3. Hi Elaine,

    Improving content writing requires constant practice. If a writer is constantly acquainted with Grammar books, websites and resources then it would become easier achieving good success with it.

    The three tips you have shared here are helpful because they are common mistakes which can be avoided. More so, correcting these means taking charge of the writing with ease!

  4. Hi Elaine,

    To improve content writing of any sort, grammar and mechanical accuracy must improve. The writer who is open to learning will always improve his/her content writing.

    While the three areas you have highlighted for avoidance are revealing to many, I will add that content writers must always use simple and short sentences to easily drive the points they make in writing!

  5. Hi Elaine,

    This post is timely for me, in the sense that, I am presently reviewing articles and resources that would help improve my writings.

    It is one thing to have the will power for content improvement but its quite another thing to know what and where to improve.

    These three places of improvement you have discussed are truly helpful for me.

    Thanks for sharing this awesome piece!

  6. Hey Elaine,

    I like reading posts like this.

    It can be quite a challenge to follow these rules, but using them can help make it more enjoyable for your readers.

    You can see how making your sentences tighter will lead your readers to the point instead of just dragging on about the subject.

    This takes a lot of practice and it may not be as noticeable at first, but with consistency you’ll see a big difference.

    Thans for sharing Elaine! Have a good one!
    Sherman Smith recently posted…Conquering The Fear Of Publishing Your New Blog PostMy Profile

    • You raise an interesting point, Barbara. I wrote this piece coming from a business vantage point. I believe that content writing, as part of a content marketing strategy (and overall marketing strategy) represents an organization’s brand reputation. Grammatical errors, among many other factors, can erode that brand reputation.

      On the other hand, when people blog for fun and they are unconcerned about building a company or personal brand, then there’s no concern and they can write in an unrestricted fashion.

      As for rules causing rigidity in one’s writing, I don’t see them stifling creativity. Being a good writer, especially when developing content for business purposes, requires a respect for the language and a talent for using words effectively to achieve a marketing objective. In almost every profession, there are standards, ethics, and rules. And when people don’t abide by them, their audiences/clients can perceive them as inferior.

      Thanks for your comment. It made me think today! 🙂
      Elaine Fogel recently posted…Tips for Re-branding Your Company Image More EffectivelyMy Profile

  7. Hi Elaine,

    I like this post.

    You’re right with what you said in one of your replies here about the education system not drilling grammar into students’ heads, but don’t you think maybe laziness of students is part of the problem?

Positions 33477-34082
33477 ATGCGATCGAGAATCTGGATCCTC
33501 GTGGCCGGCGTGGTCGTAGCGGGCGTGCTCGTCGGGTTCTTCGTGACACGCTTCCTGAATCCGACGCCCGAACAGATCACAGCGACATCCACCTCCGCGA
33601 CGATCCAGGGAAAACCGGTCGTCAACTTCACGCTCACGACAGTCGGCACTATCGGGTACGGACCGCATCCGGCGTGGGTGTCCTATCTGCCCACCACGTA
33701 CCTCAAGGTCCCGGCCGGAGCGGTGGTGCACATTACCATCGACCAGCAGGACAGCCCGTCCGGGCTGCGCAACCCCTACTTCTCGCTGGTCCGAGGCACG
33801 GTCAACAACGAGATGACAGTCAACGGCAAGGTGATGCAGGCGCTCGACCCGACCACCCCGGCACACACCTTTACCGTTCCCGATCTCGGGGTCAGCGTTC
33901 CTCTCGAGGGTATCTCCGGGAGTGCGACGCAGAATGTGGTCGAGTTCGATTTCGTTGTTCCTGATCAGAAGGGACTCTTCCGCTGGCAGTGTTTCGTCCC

Also, the ease of technology today doesn’t help, does it? I can’t imagine how many millions of people’s spelling and grammar is worse today bcos of mobile phones and social media.

    Notice my use of “bcos” instead of “because” 🙂

    • I know what you mean, Jonna. When I was a classroom teacher (eons ago), “whole language” was the norm. Teachers weren’t supposed to mark every error in students’ writing because it could be discouraging and deflating. Instead, we worked on one at a time.

      Now, the world is totally different. Besides mobile phones and social media (as you mention), which encourages abbreviations and text language, many school districts are doing away with cursive writing lessons. I believe that this will have a negative effect on kids’ writing abilities.

      As it is, there are many college students who don’t know how to write a term paper or persuasive sentences. Spellcheck cannot fix everything and being able to write well is still a valued skill in the workplace.

      I’m not sure this situation is attributable to students’ laziness. When they understood why they need certain skills, they are more amenable to learning them.
      Elaine Fogel recently posted…Tips for Re-branding Your Company Image More EffectivelyMy Profile

  8. It’s a tough call, Elaine. English is changing. Just 20-30 years ago, nobody would have used “them” to refer to a single person. People would just say “him”.

    But then somebody noticed that English also had the word “her” (only took a few hundred years), and thus was born the cumbersome “him or her”.

    There is little that cannot be overcome with a little human ingenuity and a little more human laziness, and thus was born “them”. Never mind that “them” is “him and her”, not “him or her”.